"All I have learned, I learned from books."
— Abraham Lincoln
Books have undoubtedly been the primary sources of knowledge for thousands of years, and institutions of higher education across the globe house vast collections of textbooks, novels, dissertations, and historical documents for the benefit of students and researchers alike. Every year, college students purchase, borrow, and rent a considerable number of textbooks for their classes, and every year these textbooks are updated with new findings presented by leading experts in each field of study. The amount of knowledge that has been obtained and still has yet to be obtained is endless, but what does that mean for the students who must use these extensive resources to further their academic career?
Physical textbooks can be extremely expensive, and the chances of selling back these textbooks at the end of the term for even a fourth of the original price are low. Many students already have to consider their tuition, their living expenses, transportation costs, and countless other factors. Consequently, shouldering the high cost of textbooks can be a major problem. Furthermore, the sheer weight of one term’s worth of textbooks is a burden in itself, considering that college students must tow their books back and forth between classes throughout the day. Finally, the increasing number of newly published books and new editions of established textbooks puts a major strain on the environment.
Despite these disadvantages, paper books have been used for years, primarily because they were the only means by which knowledge could be conveyed through writing. However, the dawn of computer technology revolutionized the way people learn and apply the stores of knowledge that have been accumulated throughout human history. Digital learning, or e-learning, has become a widespread trend amongst schools worldwide and represents an advance in the field of education. For example, ten years ago, students who required specific books for individual research projects or papers had to seek out these materials at the only place within their reach that could provide books on such specialized topics: the library. However, it was not guaranteed that the library would have a particular book; as a result, students would have to wait for the book to be shipped to their library, thus causing a considerable delay in obtaining the information required for classes. In addition, students who could not afford to buy textbooks relied on the library, but with so many students clamoring to borrow the same textbook for the same class, this method presented considerable difficulties.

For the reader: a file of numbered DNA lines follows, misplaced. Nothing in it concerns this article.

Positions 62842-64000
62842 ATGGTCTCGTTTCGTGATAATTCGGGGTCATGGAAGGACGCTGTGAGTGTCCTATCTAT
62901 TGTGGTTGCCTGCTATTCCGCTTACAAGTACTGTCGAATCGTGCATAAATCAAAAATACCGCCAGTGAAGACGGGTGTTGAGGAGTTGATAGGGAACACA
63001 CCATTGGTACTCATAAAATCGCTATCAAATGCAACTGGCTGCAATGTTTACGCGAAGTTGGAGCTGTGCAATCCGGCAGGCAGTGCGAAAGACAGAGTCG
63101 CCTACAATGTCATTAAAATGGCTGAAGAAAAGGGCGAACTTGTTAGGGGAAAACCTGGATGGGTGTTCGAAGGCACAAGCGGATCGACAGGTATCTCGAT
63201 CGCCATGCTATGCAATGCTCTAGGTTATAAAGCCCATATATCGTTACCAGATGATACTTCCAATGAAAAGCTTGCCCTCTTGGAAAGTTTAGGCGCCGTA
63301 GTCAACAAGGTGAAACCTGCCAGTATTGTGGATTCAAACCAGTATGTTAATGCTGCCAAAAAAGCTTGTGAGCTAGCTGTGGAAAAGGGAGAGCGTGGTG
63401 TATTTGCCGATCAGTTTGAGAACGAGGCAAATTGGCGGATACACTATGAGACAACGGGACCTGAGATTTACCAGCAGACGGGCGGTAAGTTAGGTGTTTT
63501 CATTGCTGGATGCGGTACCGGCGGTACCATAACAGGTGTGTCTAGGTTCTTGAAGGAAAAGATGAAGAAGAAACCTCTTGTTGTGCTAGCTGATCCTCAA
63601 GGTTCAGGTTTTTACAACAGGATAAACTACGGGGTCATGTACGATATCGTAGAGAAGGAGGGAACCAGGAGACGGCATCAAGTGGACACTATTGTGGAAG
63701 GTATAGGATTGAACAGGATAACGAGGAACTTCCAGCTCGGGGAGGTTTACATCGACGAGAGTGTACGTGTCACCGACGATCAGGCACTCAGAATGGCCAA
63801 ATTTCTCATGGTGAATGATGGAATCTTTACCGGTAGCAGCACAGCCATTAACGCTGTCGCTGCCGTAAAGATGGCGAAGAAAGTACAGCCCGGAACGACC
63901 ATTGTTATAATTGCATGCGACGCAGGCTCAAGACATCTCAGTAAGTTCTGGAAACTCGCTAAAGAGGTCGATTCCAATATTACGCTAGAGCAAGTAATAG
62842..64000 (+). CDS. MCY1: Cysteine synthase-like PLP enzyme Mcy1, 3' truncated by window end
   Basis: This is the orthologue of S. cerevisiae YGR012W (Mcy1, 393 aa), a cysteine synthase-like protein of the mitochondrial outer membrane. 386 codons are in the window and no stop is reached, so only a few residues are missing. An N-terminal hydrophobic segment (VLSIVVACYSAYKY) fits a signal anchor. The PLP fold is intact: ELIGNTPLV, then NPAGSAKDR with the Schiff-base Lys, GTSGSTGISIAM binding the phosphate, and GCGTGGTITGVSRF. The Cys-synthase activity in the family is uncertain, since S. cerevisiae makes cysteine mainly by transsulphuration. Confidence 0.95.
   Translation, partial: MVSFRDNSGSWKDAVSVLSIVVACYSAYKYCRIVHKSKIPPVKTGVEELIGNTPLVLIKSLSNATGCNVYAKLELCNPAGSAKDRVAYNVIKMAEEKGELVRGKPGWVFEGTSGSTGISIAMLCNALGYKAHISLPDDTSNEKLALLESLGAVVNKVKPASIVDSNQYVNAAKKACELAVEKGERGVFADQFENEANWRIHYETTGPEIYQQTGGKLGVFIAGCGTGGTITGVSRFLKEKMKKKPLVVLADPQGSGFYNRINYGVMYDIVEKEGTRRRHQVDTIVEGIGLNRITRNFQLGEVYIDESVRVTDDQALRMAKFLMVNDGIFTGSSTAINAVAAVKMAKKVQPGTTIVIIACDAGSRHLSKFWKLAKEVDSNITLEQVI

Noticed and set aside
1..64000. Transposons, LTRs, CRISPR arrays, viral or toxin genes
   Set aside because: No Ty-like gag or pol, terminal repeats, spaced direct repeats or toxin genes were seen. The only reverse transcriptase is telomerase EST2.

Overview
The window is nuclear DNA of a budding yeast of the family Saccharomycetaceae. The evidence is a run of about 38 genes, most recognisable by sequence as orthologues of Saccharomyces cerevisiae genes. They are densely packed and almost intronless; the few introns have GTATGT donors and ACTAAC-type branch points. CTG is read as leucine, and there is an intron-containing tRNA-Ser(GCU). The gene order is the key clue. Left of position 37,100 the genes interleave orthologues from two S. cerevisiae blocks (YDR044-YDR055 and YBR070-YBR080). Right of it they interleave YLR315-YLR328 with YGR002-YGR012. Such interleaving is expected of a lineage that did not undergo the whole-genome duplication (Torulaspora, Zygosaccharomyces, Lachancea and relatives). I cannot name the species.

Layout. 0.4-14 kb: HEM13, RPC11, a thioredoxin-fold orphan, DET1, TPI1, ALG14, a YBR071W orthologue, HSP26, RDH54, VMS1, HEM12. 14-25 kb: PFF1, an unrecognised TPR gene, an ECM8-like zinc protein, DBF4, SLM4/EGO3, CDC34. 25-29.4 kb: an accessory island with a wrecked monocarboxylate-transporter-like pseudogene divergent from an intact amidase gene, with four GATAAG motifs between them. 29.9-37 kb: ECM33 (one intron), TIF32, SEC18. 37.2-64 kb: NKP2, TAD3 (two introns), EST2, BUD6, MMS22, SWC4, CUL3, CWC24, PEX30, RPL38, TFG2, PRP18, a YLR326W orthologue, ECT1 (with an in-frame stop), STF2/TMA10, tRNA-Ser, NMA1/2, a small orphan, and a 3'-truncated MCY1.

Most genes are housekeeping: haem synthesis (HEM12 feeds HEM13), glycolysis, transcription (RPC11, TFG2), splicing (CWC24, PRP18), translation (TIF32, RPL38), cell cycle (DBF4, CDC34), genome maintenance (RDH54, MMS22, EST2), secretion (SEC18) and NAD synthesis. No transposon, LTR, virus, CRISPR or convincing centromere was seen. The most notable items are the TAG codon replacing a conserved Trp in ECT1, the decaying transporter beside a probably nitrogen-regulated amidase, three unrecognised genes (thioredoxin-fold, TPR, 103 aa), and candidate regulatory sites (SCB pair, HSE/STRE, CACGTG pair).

With e-textbooks, students can obtain all of the learning materials they require immediately through the Internet and for half the cost. Furthermore, e-textbooks can be stored in one device, thus eliminating the burden of dragging a heavy backpack back and forth between classes. E-textbooks also allow students to access resources through convenient devices such as computer tablets and smart phones, and therefore can be used simultaneously with various note-taking apps or file-sharing programs. The creation of electronic styluses has also increased the convenience of using e-textbooks and engaging in e-learning. With so many new tools and learning methods at their disposal, students in today’s society do not have to accept the financial and physical burdens associated with physical textbooks. Thus, they can be free to read countless books and focus solely on the process of learning, applying, and sharing knowledge.